Specialz Ltd create bespoke special effects and custom made design pieces for the stage, theatre and events industries. Many of their projects involve lighting in essence, but as the company has grown and developed, they have become known for offering design and manufacturing services for more varied and diverse projects.
Specialz was commissioned to design and manufacture two 15ft tall, mechanical, marching, retro robots. Nicknamed George and Mildred, they were to be suspended at the back of the stage, above the performers during part of the show. One robot, George, had a programmable LED display array in his stomach, while Mildred had various moving light fixtures embedded in hers. LED arrays were also used in their eyes and mouths for additional animation effects. Their greatest party trick however, was for lasers to radiate from their pupils and cast intense beams out over the audience. The robots were to be raised discreetly into position behind a screen during the show, so that once fully deployed, they would be revealed and their arms and legs would begin to move in a ‘marching’ motion, whilst their heads rotated left and right in a continuous scanning motion. At the same time the various embedded lighting, smoke and laser effects would be executed. After the set piece was finished, the whole thing would have to be de-rigged behind temporary screens and removed from the stage area, whilst the show continued uninterrupted.
I undertook a variety of tasks on this project, working closely with the rest of the team at Specialz, who handled all the electronic control and cabling elements, as well as the design of transportation dollies and associated hardware. I was responsible for the entire mechanical and fabrication design of the robots, including overall structure, internal mechanisms, exterior cladding and 3rd party effects integration. I was responsible for producing all necessary manufacturing documentation and data as required. Also, during the latter phase of the project, I worked in house at Specialz’ manufacturing facility with the rest of the team to help build and commission the robots.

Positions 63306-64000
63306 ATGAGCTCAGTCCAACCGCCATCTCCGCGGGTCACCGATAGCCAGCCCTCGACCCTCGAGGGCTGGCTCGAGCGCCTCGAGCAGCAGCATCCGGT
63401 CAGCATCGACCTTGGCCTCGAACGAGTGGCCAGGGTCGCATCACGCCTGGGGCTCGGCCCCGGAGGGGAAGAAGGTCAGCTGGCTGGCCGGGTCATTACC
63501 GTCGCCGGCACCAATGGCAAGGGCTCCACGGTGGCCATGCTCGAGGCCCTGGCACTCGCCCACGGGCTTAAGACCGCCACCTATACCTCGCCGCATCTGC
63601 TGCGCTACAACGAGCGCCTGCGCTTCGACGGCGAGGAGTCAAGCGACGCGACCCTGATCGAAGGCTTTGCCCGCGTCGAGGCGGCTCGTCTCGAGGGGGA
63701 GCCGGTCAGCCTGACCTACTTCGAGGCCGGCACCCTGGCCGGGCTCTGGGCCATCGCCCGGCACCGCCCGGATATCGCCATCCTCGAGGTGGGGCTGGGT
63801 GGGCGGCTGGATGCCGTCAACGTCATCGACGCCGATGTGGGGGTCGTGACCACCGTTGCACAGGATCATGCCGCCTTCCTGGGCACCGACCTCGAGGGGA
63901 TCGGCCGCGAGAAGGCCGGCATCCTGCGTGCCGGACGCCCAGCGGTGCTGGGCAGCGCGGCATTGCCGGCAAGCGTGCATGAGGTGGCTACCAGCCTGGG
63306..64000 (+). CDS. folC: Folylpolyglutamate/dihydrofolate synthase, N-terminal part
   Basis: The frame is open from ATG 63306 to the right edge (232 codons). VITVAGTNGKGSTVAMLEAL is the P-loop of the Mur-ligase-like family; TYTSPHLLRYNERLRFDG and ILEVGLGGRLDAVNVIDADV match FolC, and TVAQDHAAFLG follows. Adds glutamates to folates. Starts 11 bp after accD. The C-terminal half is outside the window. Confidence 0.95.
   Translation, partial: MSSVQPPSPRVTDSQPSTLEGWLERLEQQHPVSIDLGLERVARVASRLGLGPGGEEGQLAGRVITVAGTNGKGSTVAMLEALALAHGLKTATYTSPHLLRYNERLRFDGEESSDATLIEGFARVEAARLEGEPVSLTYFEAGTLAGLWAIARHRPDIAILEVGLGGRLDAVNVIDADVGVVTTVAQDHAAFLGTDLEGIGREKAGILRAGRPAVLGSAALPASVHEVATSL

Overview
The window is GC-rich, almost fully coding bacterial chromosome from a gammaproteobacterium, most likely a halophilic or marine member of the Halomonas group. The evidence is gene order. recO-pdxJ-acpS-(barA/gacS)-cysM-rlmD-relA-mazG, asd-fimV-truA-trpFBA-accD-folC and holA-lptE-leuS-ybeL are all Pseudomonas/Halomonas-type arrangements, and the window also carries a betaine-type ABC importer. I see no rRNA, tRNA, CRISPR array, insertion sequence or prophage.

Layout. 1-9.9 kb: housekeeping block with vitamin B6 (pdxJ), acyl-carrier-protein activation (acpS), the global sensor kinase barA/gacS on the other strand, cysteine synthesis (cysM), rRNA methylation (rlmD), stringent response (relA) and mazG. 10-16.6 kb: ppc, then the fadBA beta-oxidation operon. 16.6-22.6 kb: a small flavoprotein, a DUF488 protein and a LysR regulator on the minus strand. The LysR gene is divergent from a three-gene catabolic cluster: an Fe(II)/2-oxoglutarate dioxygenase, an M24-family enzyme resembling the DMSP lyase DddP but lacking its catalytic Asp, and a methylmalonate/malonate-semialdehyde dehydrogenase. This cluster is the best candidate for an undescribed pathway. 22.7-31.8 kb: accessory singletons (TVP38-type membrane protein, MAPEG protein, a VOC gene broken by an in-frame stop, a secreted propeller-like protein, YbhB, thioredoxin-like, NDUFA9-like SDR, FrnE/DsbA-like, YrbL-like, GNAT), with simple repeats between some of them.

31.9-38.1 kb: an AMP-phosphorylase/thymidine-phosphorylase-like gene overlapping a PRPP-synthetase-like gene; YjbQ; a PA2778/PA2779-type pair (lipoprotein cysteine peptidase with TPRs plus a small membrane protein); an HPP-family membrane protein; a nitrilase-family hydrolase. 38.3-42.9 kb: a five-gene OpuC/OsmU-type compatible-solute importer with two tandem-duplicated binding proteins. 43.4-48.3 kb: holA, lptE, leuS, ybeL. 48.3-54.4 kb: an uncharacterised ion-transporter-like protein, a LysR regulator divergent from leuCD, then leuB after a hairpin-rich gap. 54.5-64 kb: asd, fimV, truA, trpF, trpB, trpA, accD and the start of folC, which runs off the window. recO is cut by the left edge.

Initially I was supplied with a basic CAD model by the client’s production team, to show the overall concept and desired aesthetic appearance. I was asked to take on and further develop this concept, to show how the robots could be practically constructed and how the mechanical aspects, which would enable them to move, would be integrated. This early phase also enabled the project to be properly costed. Because this was a bespoke, one-off project, any manufacturing processes which required expensive tooling would be unsuitable. For example, the body panels needed to be made using standard sheet metal processes, rather than custom press tooling. Also, any internal motor drive systems would need to utilise standard, off-the-shelf components wherever possible, in order to avoid long lead times and high costs from specialist suppliers. The method I proposed and ultimately employed for the marching motion was essentially a cam driven, synchronised pendulum drive arrangement. As is often the case in the entertainment industry, the time constraints on this project were immense, so we could not clearly split the design, purchasing and fabrication stages. Working very long hours for a number of weeks, these elements all had to happen somewhat in tandem in order to bring everything together and meet the deadline.
To find out more about Specialz Ltd, visit www.specialz.co.uk or call Dave Smith on 0121 766 7100